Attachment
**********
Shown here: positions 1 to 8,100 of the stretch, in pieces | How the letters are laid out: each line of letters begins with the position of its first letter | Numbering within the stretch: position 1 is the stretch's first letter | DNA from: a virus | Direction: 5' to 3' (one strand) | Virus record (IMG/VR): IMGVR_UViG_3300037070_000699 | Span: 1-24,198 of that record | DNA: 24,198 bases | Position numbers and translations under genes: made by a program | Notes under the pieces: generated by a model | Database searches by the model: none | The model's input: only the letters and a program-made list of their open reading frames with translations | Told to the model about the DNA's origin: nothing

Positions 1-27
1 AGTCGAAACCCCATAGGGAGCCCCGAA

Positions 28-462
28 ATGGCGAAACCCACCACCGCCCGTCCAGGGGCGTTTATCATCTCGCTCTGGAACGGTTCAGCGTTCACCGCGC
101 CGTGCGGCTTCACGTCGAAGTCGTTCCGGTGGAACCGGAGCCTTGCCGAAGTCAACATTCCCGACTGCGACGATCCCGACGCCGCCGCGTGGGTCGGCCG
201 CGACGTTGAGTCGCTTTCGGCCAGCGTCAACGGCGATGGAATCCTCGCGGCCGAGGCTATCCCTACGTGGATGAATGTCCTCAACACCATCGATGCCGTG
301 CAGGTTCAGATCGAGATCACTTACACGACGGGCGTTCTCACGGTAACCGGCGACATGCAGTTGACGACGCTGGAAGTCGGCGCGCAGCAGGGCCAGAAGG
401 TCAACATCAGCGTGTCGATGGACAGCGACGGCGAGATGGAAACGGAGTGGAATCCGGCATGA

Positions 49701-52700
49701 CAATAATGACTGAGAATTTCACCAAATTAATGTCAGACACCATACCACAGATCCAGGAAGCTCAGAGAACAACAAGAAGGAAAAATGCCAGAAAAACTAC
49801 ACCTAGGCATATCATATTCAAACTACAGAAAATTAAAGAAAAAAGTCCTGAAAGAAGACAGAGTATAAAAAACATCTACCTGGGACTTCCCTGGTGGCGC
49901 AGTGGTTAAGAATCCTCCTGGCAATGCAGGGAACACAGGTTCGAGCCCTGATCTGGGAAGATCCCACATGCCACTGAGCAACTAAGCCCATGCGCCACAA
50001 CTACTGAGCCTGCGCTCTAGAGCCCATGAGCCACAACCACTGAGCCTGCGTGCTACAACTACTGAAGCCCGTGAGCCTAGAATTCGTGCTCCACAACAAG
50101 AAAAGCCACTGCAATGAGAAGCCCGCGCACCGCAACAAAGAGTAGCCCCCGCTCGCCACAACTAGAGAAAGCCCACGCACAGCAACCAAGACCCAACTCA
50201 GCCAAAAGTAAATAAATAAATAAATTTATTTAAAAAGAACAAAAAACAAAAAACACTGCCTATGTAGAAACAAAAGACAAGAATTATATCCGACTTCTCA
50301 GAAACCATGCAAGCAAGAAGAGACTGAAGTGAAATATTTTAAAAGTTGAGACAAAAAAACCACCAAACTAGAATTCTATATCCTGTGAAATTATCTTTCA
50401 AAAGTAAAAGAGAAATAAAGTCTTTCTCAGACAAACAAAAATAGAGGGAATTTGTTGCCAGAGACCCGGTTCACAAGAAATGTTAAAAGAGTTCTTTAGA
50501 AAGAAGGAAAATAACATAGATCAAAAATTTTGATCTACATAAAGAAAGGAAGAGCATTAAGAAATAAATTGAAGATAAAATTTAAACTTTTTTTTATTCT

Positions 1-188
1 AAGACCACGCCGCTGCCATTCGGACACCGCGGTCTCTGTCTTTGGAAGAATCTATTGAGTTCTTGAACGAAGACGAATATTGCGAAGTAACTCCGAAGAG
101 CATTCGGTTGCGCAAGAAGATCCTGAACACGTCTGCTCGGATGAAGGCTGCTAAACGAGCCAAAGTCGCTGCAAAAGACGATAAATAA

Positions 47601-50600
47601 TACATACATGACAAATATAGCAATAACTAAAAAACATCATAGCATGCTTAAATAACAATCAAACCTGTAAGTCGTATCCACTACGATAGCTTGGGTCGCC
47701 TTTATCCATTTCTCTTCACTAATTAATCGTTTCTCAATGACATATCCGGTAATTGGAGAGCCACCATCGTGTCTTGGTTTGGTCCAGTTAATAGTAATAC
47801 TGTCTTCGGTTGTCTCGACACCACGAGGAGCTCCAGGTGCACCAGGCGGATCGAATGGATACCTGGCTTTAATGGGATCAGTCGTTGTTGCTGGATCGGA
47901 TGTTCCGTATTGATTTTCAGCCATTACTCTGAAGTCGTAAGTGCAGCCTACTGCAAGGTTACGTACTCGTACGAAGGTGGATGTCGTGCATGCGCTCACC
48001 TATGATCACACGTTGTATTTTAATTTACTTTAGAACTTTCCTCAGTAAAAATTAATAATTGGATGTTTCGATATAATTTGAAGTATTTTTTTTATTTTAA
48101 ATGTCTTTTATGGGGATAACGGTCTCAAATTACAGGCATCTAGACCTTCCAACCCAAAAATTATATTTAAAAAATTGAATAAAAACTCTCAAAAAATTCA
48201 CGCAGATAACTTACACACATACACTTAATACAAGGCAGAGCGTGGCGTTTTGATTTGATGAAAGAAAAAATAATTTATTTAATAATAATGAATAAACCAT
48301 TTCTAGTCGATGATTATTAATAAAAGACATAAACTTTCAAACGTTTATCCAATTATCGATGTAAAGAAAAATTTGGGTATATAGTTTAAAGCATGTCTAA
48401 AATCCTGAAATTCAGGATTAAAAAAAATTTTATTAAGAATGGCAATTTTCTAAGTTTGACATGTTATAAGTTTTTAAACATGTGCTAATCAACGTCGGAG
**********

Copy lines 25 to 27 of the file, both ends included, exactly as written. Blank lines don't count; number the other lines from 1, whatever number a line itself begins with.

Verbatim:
47701 TTTATCCATTTCTCTTCACTAATTAATCGTTTCTCAATGACATATCCGGTAATTGGAGAGCCACCATCGTGTCTTGGTTTGGTCCAGTTAATAGTAATAC
47801 TGTCTTCGGTTGTCTCGACACCACGAGGAGCTCCAGGTGCACCAGGCGGATCGAATGGATACCTGGCTTTAATGGGATCAGTCGTTGTTGCTGGATCGGA
47901 TGTTCCGTATTGATTTTCAGCCATTACTCTGAAGTCGTAAGTGCAGCCTACTGCAAGGTTACGTACTCGTACGAAGGTGGATGTCGTGCATGCGCTCACC